Considerations for mobile and house call veterinarians during the COVID-19 pandemic

Updated at 11 a.m. on March 26, 2020

Mobile and house call practitioners are incredibly diverse in what services they deliver, how they deliver them, and the resources they have available to do so. 

Entering a home or interfacing with a COVID-19 quarantined individual should occur only if consistent with guidance from the CDC, state, and local health officials. Veterinary practitioners should be very familiar with CDC’s Interim Guidance for Public Health Professionals Managing People With COVID-19 in Home Care and Isolation Who Have Pets or Other Animals and have access to appropriate Personal Protective Equipment (PPE) before making such a decision.

The One Health aspects of SARS-CoV-2 virus draw focus to the balance of animal health with human health that veterinarians routinely consider.


The AVMA provides the following considerations for veterinarians with house call or mobile practices (small animal and large animal) during the COVID-19 pandemic.  Although little is known about SARS-CoV-2 (COVID-19 in humans) in animals, pets of COVID-19 patients are unlikely to transmit SARS-CoV-2 to humans. The following recommendations are based on proven techniques applied in many different disease outbreaks, consistent with the following Hierarchy of Controls:

Hierarchy of Controls Chart Image
  • Elimination
  • Substitution
  • Engineering controls
  • Administrative controls
  • Personal protective equipment (PPE)

The optimal way to prevent disease transmission is to use a combination of interventions from across the hierarchy of controls, not PPE alone.

Veterinarians should consider asking screening questions when an appointment is scheduled and again on the day of the scheduled visit.   Questions should include inquiring about anyone who has fever, cough, shortness of breath, contact with a positive COVID-19 person, and if anyone in the home is under quarantine.  Clients and/or households that answer “yes” to any of the screening questions may be at increased risk for COVID-19 and the following precautions should be considered:

  • Consider rescheduling elective veterinary procedures for those clients who answer “yes” to any of the screening questions. 
  • Consider use of telemedicine when a veterinarian-client-patient relationship already exists.  AVMA has resources to support your use of telemedicine at avma.org/Telemedicine.
  • If seeing an animal during the quarantine period of a known COVID-19 patient is indicated, veterinarians should avoid entering the residence, if possible.
  • Be familiar with CDC’s Interim Guidance for Public Health Professionals Managing People With COVID-19 in Home Care and Isolation Who Have Pets or Other Animals.
  • If veterinary procedures for animals of known COVID-19 persons cannot wait, veterinary personnel should consider providing care for the animal(s) outside of the home, when feasible.  This may be on property in a mobile unit or a different building from the owner, such as a barn, or through transport of the animal to a veterinary hospital. If transporting off-site, animals should be contained in a species appropriate crate or trailer.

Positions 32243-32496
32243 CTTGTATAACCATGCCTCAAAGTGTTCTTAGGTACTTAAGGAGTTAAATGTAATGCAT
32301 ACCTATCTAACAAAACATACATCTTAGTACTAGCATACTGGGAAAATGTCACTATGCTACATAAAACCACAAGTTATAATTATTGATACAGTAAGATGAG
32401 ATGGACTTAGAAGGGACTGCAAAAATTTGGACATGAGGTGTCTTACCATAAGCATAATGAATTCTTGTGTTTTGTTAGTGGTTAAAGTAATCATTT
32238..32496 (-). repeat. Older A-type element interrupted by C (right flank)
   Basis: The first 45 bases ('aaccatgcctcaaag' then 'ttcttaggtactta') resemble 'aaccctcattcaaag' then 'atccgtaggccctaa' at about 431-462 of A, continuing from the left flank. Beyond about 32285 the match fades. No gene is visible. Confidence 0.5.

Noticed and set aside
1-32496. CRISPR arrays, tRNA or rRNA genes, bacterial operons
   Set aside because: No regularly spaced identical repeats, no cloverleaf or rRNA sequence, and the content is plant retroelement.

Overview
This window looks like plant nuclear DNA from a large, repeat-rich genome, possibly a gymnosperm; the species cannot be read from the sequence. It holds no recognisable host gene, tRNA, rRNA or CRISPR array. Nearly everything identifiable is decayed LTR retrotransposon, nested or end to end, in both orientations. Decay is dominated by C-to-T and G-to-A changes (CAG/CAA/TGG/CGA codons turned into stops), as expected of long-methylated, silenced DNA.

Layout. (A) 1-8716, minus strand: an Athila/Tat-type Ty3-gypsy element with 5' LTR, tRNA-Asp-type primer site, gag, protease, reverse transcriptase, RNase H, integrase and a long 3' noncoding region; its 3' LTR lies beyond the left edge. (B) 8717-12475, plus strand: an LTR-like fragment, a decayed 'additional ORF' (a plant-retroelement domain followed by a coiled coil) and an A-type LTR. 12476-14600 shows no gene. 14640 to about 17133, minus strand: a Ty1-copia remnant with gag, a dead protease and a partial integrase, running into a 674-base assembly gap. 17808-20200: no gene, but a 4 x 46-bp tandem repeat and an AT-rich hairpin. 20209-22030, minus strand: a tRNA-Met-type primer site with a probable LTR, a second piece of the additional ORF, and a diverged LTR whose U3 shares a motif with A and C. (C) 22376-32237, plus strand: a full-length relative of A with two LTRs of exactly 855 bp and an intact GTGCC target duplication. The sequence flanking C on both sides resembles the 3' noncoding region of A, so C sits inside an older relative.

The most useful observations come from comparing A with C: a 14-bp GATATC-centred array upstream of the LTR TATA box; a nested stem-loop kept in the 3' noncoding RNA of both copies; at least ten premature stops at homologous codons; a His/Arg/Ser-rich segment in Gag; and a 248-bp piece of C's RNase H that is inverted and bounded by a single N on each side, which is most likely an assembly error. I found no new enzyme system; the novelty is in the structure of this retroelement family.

• When providing care outside of the home is not feasible, interfacing with a COVID-19 negative person in the home should be done.  If this is not possible, the COVID-19 quarantined individual should wear a surgical mask (or an N95 mask if available) and a distance of at least 6 feet should be maintained between the COVID-19 quarantined individual and the veterinarian/staff.
  • The minimum number of veterinary staff needed for the task should enter the home of the COVID-19 quarantined individual.
  • Access to handwashing (soap & water, alcohol, etc.) and disinfection materials should be available.
  • When the species and health of the animal allows, it would be prudent to bathe the animal that has been removed from a COVID-19 positive home at the first reasonable opportunity and clean and disinfect the carrier or trailer before reuse.

In the United States, there is no evidence to suggest that any animals, including pets, livestock, or wildlife, might be a source of COVID-19 infection at this time. As essential personnel in many regions, veterinarians may choose to continue providing non-elective veterinary services.

The intent of this information is to provide considerations for mobile and house call veterinarians who then use their professional judgement to determine whether providing services may present increased risk to them, or to their staff, and to assist them with risk mitigation strategies, should they choose to provide those services.

This information should not be interpreted as AVMA advocating for providing non-essential services by practitioners during the COVID-19 pandemic.  Rather, AVMA anticipates that there may be situations where mobile and house call practitioners will be called upon by state public health, animal health officials, or the client directly to provide essential services at the client’s property. Aspects of this information may provide considerations for such practitioners delivering services at on the property of a client of unknown COVID-19 status in addition to guidance on the rare instances when entering a COVID-19 home may be necessary.